This round-up is packed with news, although our leading two stories are based on rumors. After talking about Navi's potential reference or engineering design PCB and Intel's alleged Comet Lake plans, we'll dive into Super Micro's move away from China-based manufacturing, a global downtrend in chip sales, Ryzen and Epyc sales growth, Amazon EWS expansion to use more AMD instances, and more.
Show notes are below the embedded video, as always.
Potential Navi Reference Design Might Use GDDR6, Impressive VRM
Leaked images of an AMD PCB, presumably a reference design for some variant of Navi, have given the collective internet much to speculate about. Resident VRM specialist Buildzoid has weighed in on his Actually Hardcore Overclocking channel.
The images show eight DRAM packages surrounding the GPU, and the packages show a BGA package size of 180, indicating the use of GDDR6 memory. The DRAM packages are also single-sided, likely meaning it’s an 8GB configuration with a 256-bit memory bus.
According to Buildzoid, the beefy 8-phase VRM could be making use of 70A Smart Power Stages and using two 8-pin connectors. The card likely approaches a 300W TDP; anything more than that, and the card “becomes a meme,” according to Buildzoid. Screw arrangement aligns with traditional blower fans for AMD, but we’ll see if that’s what the final models use.
We’d strongly encourage you to check out Buildzoid’s video over on his channel. We’ll link that below.
Rumor: Comet Lake to Use 10000-Series Branding, 14nm++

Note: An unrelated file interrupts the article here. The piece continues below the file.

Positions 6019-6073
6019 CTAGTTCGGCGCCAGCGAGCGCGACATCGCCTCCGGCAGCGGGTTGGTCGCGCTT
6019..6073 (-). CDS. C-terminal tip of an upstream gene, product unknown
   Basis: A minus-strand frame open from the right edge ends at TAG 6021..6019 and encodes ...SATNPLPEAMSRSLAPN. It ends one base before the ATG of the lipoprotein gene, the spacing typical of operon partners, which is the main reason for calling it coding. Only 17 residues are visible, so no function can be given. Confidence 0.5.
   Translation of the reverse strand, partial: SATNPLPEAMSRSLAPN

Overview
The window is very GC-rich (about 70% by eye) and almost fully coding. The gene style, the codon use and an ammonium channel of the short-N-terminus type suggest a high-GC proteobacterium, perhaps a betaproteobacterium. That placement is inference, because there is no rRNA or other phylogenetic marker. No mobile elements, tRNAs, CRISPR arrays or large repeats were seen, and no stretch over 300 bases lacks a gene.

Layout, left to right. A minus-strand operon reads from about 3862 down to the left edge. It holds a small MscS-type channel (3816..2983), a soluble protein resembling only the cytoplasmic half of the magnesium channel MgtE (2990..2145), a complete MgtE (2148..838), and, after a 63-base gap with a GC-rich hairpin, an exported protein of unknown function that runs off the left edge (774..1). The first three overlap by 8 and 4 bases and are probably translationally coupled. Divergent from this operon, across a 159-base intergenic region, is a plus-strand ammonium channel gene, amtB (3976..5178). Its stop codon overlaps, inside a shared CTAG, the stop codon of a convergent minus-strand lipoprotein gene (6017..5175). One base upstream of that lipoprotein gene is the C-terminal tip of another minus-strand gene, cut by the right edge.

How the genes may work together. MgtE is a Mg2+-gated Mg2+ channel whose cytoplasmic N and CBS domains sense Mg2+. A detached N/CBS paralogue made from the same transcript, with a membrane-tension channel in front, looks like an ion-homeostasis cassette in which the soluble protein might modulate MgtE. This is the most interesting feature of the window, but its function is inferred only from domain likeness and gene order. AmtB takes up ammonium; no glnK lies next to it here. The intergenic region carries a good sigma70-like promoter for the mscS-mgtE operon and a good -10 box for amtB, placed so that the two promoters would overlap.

Current leaks suggest that Intel’s upcoming Comet Lake will be another extension of the company's 14nm process node, and will also add another digit to Intel’s already convoluted and crowded naming convention.
Comet Lake is rumored to be using the 10000-series branding, with desktop parts coming with as many as 10 cores. The Comet Lake microarchitecture is an alleged successor to Coffee Lake and Whiskey Lake, and SKUs are expected to arrive sometime in the fourth quarter of the year.
Not much else is known, currently. There will be the Core desktop parts coming, in addition to the lower power U-series. Comet Lake is expected to recycle parts of Skylake such as the IGP from the 9000-series (9th-gen) line up.
Super Micro Looks to Shift Production Outside of China
In a bid to assuage concerns over Chinese backdoors and espionage, Super Micro will begin moving production away from China. Last year, a report from Bloomberg surfaced, alleging that Super Micro’s motherboards made in China had been compromised with a malicious chip acting as a backdoor to hack Super Micro customers like Apple and Amazon.
Pretty much everyone but Bloomberg widley denied the claims, and initial testing failed to substantiate those claims. Yet, it seems Super Micro’s server business has suffered all the same from the bad press. Super Micro is the world's third largest server supplier, sitting behind HP and Dell, respectively.